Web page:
U.S. crude oil proved reserves declined 4.7 billion barrels (11.8%) from their year-end 2014 levels to 35.2 billion barrels at year-end 2015, according to EIA’s recently released U.S. Crude Oil and Natural Gas Proved Reserves report. U.S. natural gas proved reserves decreased 64.5 trillion cubic feet (Tcf), a 16.6% decline, reducing the U.S. total to 324.3 Tcf at year-end 2015.
The significant reduction in the average price of both oil and natural gas between 2014 and 2015 resulted in more challenging economic and operating conditions, important factors in determining proved reserves. West Texas Intermediate crude oil spot prices declined nearly 50% from $94.55 per barrel in 2014 to $50.00 per barrel in 2015. The natural gas spot price at the Louisiana Henry Hub declined more than 40% from $4.55 per million Btu in 2014 to $2.62 per million Btu in 2015. These price reductions led to reduced drilling activity and lower reported proved reserves across a broad range of U.S. producers in 2015.
Proved reserves are volumes of oil and natural gas that geologic and engineering data demonstrate with reasonable certainty to be recoverable under existing economic and operating conditions. Because they depend on economic factors, proved reserves shrink or grow as commodity prices and extraction costs change. EIA bases its estimates of proved reserves on an annual survey of domestic oil and natural gas well operators.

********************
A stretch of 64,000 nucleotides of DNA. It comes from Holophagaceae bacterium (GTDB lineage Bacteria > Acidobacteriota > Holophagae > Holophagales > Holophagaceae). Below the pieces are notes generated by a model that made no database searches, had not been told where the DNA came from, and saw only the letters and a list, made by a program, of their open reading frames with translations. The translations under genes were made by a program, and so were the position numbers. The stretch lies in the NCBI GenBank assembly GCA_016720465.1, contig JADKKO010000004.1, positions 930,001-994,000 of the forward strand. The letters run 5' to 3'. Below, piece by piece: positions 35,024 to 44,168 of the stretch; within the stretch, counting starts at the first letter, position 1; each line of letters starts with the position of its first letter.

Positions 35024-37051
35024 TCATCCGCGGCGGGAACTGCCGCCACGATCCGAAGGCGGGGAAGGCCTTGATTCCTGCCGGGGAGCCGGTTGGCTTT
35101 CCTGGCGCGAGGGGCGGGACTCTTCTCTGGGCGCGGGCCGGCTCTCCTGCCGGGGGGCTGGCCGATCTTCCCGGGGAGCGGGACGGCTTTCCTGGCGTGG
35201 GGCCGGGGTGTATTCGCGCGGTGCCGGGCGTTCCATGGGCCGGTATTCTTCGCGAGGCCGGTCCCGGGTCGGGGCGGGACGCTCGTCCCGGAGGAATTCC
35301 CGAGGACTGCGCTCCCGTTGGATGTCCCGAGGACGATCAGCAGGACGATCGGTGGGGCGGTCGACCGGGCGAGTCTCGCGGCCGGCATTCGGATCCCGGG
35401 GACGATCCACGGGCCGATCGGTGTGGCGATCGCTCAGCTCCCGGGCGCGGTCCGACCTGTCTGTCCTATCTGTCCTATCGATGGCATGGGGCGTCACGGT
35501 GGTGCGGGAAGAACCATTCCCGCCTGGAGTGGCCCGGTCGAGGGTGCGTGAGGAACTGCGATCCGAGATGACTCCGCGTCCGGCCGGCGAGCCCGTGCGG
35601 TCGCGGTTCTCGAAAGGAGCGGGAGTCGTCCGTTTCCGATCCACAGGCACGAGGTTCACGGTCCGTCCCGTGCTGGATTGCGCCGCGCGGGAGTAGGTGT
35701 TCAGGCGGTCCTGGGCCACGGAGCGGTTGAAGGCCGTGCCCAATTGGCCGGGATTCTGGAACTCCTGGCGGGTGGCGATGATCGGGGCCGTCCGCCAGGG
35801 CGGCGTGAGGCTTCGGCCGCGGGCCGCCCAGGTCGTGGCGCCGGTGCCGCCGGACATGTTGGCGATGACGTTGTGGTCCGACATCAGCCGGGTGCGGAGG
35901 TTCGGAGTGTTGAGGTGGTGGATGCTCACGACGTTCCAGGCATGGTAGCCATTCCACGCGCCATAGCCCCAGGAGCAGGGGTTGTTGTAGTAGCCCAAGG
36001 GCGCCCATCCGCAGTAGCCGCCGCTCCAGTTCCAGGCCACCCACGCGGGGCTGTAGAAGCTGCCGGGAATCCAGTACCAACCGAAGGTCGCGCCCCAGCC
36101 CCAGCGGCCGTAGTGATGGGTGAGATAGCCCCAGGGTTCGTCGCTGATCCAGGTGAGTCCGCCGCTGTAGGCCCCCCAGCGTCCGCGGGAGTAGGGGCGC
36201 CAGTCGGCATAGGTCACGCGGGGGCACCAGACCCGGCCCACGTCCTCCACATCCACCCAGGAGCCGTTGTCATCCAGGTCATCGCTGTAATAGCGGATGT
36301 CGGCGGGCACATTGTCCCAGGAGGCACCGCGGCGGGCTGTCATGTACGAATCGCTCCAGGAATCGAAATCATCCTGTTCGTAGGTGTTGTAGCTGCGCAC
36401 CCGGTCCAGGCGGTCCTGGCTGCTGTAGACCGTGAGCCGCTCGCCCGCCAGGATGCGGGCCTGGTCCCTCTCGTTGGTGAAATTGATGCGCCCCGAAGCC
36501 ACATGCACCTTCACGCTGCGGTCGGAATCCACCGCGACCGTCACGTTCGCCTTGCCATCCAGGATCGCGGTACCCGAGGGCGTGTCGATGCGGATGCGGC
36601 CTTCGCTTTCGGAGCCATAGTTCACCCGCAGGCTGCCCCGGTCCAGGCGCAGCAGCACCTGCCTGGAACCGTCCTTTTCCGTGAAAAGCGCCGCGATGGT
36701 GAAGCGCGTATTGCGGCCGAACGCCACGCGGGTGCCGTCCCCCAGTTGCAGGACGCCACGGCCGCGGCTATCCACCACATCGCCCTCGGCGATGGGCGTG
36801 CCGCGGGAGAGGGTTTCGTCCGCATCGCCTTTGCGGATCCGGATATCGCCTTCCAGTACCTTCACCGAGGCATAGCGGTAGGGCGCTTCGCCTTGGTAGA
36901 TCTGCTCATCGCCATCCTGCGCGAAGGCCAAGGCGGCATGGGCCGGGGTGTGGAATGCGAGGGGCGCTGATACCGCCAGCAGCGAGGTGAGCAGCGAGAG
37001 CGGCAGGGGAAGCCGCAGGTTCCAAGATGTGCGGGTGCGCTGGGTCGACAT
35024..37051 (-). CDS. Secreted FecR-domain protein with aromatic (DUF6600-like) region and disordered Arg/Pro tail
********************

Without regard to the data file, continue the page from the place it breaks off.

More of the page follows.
Crude oil and lease condensate reserves decreased in most states in 2015, with the largest net decrease in Texas, followed closely by North Dakota. Texas also had the largest net decrease in natural gas proved reserves.
New Mexico was one of four states that experienced a net increase in proved reserves of crude oil and lease condensate in 2015, mostly from development of the Wolfcamp shale and Bone Spring plays in southeastern New Mexico’s portion of the Delaware Basin.
Ohio added more than 5 Tcf of natural gas proved reserves, mostly from the Utica-Point Pleasant Shale play, and Ohio surpassed Arkansas and the Gulf of Mexico to become the ninth-largest natural gas reserves state.
Photos and Recommended reading Source: EIA